Three key rules of engagement

Neelke Stadler Updated by Neelke Stadler

Play by WhatsApp’s API rules, and you’ll enjoy creating a powerful chat service for your social-impact organisation.

If you’re in the process of applying for WhatsApp Business API access via, you’re probably bursting with excitement. 😀 You’ll soon be able to start designing and using your chat service.

To ensure that you’re set up for success – and that you have fun while creating your service – it’s essential to become familiar with what we call the WhatsApp API "rules of engagement".

WhatsApp is very particular about how organisations are allowed to use their API. They have a set of policies you need to strictly adhere to, or else your number may get blocked. For this reason, it's crucial to familiarise yourself with the detailed policies on the WhatsApp Business Policy page.

Visit the WhatsApp Business Policy page for the official terms.

Don’t be put off by WhatsApp’s policies. They’re there to ensure that the WhatsApp product remains a tool for valuable interactions, be it with loved ones, businesses or organisations. Also, if we have to be honest with ourselves, none of us enjoys promotional spam. Instead, we all like prompt customer service from the businesses and organisations we trust. This is what the rules of engagement aim to achieve.

Here’s what you need to know for now:

  • You’ll need to get user consent (i.e. opt-in) to initiate conversations.
  • There are different message types on the API. Each of them has specific conditions for use and costs.
  • You can use automation, but there has to be a clear and direct path to a human. Users must be able to speak directly to a coach if required.

In summary: Let the user drive the journey!

Always think about your users first

With the API, WhatsApp specifically wants you to focus on your users’ wants and needs. Here’s what this means in practice:

  • You can only get in touch with people on the WhatsApp API if they’ve agreed to be contacted by you on this platform. Users must opt-in for your service.
  • Your chat service content should be 100% relevant to your audience. Your content should never confuse, deceive, defraud, mislead, spam or surprise your users.
  • You must always respect users’ requests for discontinuing or opting out of your WhatsApp chat service (on or off WhatsApp).
  • You may not build games or support playing of games in WhatsApp. This consists of any interactive programme for one or more players that involves competition, skill and/or chance.

The golden rule: Remember that the WhatsApp API is not a push channel. The emphasis should always be on providing valuable information and support to your WhatsApp community.

  • If a user contacts you, you can respond with a free-from message within 24 hours. But, if you want to contact a user before they send a message, or after more than 24 hours have passed, you can only send a pre-approved message template. See our article on the dos and don'ts of message templates for more information.
  • Your chat service can use automation but it should include a clear and direct path to a human. Human escalation paths include handing the conversation over to a coach, sending a phone number, email or web-support form, and prompting location visits.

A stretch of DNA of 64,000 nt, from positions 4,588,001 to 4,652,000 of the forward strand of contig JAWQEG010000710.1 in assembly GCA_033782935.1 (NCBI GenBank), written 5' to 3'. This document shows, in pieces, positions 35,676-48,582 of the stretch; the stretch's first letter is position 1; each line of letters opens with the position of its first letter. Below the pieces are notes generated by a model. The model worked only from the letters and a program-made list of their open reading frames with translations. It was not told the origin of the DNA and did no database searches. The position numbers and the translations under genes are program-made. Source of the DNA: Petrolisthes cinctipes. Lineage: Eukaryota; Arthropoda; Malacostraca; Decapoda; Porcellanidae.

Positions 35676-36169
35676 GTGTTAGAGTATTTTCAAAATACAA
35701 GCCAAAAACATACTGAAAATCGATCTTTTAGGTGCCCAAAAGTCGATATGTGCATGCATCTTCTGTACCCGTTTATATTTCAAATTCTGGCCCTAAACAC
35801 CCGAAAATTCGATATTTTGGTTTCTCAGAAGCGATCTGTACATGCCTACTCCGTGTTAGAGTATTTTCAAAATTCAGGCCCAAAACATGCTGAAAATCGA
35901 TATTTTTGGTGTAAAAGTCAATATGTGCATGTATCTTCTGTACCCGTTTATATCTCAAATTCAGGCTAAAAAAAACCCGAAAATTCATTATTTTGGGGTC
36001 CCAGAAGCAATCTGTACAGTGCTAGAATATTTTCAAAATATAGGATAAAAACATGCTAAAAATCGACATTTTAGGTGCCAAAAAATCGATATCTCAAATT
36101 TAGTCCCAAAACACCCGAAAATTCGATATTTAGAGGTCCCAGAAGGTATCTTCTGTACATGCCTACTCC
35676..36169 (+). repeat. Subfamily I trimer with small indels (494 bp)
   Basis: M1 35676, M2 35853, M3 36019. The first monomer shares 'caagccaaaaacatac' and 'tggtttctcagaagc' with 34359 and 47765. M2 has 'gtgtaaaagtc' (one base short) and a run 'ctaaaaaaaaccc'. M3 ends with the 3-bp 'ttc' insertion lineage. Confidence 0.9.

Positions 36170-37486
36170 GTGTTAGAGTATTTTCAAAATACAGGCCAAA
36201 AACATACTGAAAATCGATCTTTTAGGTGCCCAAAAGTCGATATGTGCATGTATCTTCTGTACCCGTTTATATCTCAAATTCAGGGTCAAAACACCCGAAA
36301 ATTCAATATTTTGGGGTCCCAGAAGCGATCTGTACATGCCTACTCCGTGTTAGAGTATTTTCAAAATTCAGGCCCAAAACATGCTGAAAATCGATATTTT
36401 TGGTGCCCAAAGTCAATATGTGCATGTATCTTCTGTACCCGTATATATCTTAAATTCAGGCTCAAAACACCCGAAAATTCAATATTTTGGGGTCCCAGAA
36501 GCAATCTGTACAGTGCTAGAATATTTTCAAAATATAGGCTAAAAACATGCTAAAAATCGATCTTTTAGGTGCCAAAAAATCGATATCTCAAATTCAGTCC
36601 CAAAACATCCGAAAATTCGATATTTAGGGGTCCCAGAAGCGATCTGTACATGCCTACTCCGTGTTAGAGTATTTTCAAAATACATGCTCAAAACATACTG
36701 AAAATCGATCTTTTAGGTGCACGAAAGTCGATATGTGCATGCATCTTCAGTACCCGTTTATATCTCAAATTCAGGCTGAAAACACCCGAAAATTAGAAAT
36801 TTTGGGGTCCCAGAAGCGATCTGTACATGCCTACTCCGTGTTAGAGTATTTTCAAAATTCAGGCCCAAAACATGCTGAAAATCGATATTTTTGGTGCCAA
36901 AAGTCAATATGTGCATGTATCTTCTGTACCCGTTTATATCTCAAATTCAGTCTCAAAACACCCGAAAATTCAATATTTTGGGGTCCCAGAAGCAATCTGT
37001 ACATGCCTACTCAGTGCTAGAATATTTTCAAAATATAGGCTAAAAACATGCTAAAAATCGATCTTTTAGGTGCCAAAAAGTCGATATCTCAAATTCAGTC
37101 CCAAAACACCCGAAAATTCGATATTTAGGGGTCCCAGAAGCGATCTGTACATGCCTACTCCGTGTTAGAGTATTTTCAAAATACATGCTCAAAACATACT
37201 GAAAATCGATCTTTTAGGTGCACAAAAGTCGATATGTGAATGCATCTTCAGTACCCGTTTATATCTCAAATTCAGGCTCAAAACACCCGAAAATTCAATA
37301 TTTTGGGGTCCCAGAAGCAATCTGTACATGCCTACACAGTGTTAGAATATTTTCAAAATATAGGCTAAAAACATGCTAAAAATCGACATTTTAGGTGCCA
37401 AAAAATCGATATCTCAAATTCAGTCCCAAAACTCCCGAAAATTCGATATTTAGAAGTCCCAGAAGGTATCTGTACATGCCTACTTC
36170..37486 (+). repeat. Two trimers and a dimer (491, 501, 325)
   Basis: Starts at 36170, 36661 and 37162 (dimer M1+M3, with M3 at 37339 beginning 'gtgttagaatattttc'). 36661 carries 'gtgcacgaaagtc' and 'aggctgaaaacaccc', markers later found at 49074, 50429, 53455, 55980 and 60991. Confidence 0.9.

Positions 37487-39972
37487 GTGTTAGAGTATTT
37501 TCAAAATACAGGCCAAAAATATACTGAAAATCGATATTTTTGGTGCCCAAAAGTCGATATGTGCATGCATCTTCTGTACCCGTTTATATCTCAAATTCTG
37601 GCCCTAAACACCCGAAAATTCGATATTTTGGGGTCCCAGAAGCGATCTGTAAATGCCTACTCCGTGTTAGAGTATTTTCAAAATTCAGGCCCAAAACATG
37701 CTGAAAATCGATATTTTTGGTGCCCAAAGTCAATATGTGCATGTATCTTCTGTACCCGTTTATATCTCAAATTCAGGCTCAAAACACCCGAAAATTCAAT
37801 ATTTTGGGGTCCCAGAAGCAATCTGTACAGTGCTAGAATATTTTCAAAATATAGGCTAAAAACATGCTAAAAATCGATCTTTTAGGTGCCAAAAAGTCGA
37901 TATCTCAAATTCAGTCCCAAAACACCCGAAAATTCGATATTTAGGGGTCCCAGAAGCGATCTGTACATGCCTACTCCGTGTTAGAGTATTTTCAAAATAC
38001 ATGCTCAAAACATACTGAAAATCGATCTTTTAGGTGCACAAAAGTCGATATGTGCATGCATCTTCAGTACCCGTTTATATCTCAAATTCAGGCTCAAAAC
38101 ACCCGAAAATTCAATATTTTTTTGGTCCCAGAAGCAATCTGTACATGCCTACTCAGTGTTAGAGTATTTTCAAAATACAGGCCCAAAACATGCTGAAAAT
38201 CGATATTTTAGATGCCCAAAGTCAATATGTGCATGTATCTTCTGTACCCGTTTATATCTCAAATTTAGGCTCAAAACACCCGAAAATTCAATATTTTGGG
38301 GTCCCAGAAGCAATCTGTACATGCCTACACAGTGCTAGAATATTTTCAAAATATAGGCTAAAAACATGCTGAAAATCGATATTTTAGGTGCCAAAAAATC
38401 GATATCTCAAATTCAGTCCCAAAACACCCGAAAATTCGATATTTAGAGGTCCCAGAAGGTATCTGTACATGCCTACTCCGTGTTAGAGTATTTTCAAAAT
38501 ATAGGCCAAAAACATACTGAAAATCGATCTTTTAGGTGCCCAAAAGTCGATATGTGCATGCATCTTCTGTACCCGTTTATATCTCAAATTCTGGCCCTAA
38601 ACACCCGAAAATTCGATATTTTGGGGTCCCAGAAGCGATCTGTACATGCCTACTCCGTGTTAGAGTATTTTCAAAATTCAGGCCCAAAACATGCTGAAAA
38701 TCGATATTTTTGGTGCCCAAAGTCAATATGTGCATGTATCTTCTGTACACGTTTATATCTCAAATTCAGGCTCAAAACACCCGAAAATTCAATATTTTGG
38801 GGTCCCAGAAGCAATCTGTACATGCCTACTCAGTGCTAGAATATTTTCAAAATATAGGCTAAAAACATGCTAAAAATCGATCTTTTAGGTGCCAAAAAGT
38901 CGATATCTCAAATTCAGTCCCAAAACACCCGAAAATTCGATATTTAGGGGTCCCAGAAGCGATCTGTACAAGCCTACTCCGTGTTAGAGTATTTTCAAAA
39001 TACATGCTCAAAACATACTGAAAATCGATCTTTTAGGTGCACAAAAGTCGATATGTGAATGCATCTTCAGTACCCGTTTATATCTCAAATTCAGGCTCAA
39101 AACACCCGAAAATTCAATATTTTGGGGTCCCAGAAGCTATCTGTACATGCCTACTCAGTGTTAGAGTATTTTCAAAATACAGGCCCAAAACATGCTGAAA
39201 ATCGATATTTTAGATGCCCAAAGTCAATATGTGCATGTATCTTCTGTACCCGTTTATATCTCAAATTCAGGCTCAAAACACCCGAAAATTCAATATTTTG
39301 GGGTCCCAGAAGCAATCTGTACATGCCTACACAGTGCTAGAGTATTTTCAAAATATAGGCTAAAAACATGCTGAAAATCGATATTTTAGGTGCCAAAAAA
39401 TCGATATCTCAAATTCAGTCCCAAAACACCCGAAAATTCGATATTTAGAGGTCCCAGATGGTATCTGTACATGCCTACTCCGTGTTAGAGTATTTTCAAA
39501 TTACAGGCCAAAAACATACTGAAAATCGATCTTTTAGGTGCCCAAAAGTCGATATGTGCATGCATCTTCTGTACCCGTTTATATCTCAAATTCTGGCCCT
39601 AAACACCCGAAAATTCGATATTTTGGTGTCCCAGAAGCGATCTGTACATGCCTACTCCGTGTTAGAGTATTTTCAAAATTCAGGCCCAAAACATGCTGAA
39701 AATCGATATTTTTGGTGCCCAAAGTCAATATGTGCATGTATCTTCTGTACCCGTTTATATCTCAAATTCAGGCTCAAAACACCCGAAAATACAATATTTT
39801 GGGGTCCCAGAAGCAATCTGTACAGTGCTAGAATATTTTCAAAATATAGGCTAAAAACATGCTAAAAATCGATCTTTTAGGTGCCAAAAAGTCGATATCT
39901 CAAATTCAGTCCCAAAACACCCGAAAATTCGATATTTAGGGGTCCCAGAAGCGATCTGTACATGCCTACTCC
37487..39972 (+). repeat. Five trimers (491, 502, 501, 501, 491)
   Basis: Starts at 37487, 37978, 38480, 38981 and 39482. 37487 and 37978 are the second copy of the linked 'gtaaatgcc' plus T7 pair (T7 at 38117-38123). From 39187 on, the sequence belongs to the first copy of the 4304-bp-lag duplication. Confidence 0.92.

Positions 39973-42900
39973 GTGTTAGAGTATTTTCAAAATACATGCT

• Only use automated responses to share relevant information (ideally directing users to content on your chat service). This will help your team to follow up appropriately and manage multiple queries at a time.
  • Sometimes it may be necessary to share information via bulk messaging (for example, to ensure the immediate protection of your users). These requests will have to be sent to WhatsApp for approval.

Data collection and surveys

  • Data collection should never be the core reason why you’re engaging with a community on WhatsApp.
  • Your organisation is responsible for and must secure all notices, permissions and consents to collect, use and share your users’ information. This includes maintaining a published privacy policy.
  • Never use any data obtained through your chat service for anything other than sending follow-up support messages to users.
  • Never ask people to share full-length payment card numbers, financial account numbers, personal ID card numbers, or other sensitive identifiers.
  • Note that information that could identify a person should be well managed (for example, if someone sends you their full name and ID number in a query). Flag this query and shift the conversation to another platform (e.g. a call centre).
  • Remote data collection (i.e. collecting data from remote locations that are not easy to access) can only be done under particular circumstances.
  • Note that it is possible to ask users for feedback or other short pieces of information. This could be feedback on the information they’ve just received, or asking them whether they’d be interested in other services.
  • Never forward or share information from a user chat with another user.

If you plan to use your chat service to sell products or services, you’ll have to comply with WhatsApp’s Commerce Policy.

Visit the WhatsApp Commerce Policy page for the official terms.

Remember: Sticking to these rules are really in your best interest.

WhatsApp will not hesitate to terminate your account if you don’t adhere to their Business Terms and Policies. If you don’t play by the rules, they may also prohibit your organisation from all future use of WhatsApp products.

But their restrictions are there for a reason: they want to keep the focus 100% on interactions that are valuable to your users.

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